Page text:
Quote:
Originally Posted by davehere View Post
Hi,

I've been taking Dilantin for about 10 years.

Four years ago I moved and my new pharmacy began giving me generic Dilantin. After about a month my levels were quite high, I had double-vision, I could not walk straight, and 12-16 hrs a day.

My doctor cut my dose to 250 mg (200 mg one day, 300 mg the next). Since then my levels were fine. Six months ago my level was 17.

A few days ago I had a tonic-clonic seizure and after being admitted to the ER my level was found to be 3.5. My doctor now has me taking 400 mg a day.

I've read about the difference in generic and real Dilantin but am not sure if switching from generic back to the real stuff is the best decision at this point, especially given that I've been on the generic for about four years. Let me know what you think.

Any feedback would be great. Thanks,

Dave
Generic's content at times seems to fall within a percent (give or take X %). I had issues with generic Dilantin when I was on it, and my levels showed it. I was switched back to brand name and the issues went away.

from a patients view 3.5 is dangerously low of a level, while the 17 looks high, but within the satisfactory as long as you do not have problems at that dose back then.

The other thing to look at is where your levels HISTORICALLY have come out at. They TEND to be about the same time after time. I would sit around 16 for my Dilantin. I know my Tegretol sits at 8.2. KNOW what is "normal" for you and your lab test results. Knowing this helps you when you see the results you know if you are on the high or low side; and KNOW the range (Dilantin is 10-20 for "acceptable") of the med.

If Dilantin has been working I'd say try to stick it out a little longer. Just watch the time spaced between doses. Don't stretch it or you will allow the medication to drop before you take the NeXT dose. The idea is to maintain a constant level and avoid the mountains (peaks) or valleys (drops) of medication levels in our systems.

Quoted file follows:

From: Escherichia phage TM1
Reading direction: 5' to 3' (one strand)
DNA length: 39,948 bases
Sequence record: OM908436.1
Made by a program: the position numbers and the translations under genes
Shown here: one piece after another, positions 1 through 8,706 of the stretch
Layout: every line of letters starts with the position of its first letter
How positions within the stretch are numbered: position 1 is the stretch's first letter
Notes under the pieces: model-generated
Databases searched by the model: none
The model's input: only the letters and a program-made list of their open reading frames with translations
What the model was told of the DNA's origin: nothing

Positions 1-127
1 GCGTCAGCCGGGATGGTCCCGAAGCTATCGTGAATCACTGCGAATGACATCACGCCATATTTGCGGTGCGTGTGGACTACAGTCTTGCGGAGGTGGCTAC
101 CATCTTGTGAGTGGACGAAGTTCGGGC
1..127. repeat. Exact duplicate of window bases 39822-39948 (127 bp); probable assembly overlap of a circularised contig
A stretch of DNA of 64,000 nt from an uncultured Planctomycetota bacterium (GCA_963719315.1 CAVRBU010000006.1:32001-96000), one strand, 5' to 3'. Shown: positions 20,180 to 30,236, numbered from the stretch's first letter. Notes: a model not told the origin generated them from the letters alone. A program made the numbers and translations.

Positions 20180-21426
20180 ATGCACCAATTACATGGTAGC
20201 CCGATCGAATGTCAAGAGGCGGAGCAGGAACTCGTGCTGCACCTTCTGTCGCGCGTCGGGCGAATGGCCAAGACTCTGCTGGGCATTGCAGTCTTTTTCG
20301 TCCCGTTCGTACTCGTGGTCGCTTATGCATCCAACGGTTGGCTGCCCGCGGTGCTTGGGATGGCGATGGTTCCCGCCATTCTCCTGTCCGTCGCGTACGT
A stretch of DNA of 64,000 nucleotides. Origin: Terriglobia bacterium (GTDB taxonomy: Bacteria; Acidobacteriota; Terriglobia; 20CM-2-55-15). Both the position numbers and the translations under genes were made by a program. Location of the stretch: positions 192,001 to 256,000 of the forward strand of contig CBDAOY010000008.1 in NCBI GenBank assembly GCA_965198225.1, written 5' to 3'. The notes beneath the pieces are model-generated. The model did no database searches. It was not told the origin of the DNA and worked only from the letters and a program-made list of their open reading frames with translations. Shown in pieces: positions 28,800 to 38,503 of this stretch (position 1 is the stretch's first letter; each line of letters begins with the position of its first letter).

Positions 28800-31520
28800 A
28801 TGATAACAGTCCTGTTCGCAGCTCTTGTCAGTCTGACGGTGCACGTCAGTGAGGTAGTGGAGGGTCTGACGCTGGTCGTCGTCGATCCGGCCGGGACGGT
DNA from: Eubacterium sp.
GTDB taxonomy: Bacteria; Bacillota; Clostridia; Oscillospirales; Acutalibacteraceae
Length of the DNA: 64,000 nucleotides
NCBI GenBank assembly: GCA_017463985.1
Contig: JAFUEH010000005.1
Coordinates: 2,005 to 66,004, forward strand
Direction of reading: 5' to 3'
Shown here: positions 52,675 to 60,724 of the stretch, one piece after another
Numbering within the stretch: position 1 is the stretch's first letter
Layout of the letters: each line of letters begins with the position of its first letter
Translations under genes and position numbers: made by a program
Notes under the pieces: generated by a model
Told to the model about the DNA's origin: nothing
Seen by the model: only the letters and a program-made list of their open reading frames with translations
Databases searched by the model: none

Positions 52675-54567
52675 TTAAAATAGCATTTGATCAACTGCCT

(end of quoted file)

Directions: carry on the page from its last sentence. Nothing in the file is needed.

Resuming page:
--Travis

 
Old 05-30-2008, 06:05 PM   #5
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Re: Things that cause Dilantin levels to drop?

Thanks for the replies all.

I usually take my medication at the same time day after day and the fact that I was getting by on such a small amount of sleep for several months has me believing there was more to my level drop than the recent activity over my vacation. I plan to watch my dose times closer regardless- no need for added confusion!

I will talk to my doctor and pharmacist about switching back to non-generic Dilantin. I do not have a neurologist but will be finding myself one soon.

My doctor told me to "be careful driving" and when I told him my wife was driving me an hour to and from work each day this week he said I should keep that up for at least another month or two. It's hard on her and we've been talking about moving closer to where I work.

I've always told myself if I had another seizure that I would stop driving but seeing that my Dilantin level was so low I feel hesitant about making that commitment. I surely want to wait until the level is stable, especially after reading more about unstable levels on here.


On a different topic... Are there any possibilities of a class action lawsuit against the company that manufactures the generic Dilantin? I'm not looking to get rich here but clearly there is something different about it and this is a serious, life and death situation. It took me long enough to take my epilepsy seriously and become responsible myself; now I have to deal with the irresponsibility of pharmaceutical companies? Granted, I'm not sure if the generic had anything to do with my latest episode but I'm convinced it did with the previous one.


Dave

 
Old 06-01-2008, 05:54 PM   #6
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Re: Things that cause Dilantin levels to drop?

Dave, I'd be very cautious on driving. If you are in an accident due to a seizure the state can hold that against you. This is a very serious issue. Even when the state knows and has approved for us to drive (letter from Dr.) they keep more of a watch on us then the average driver.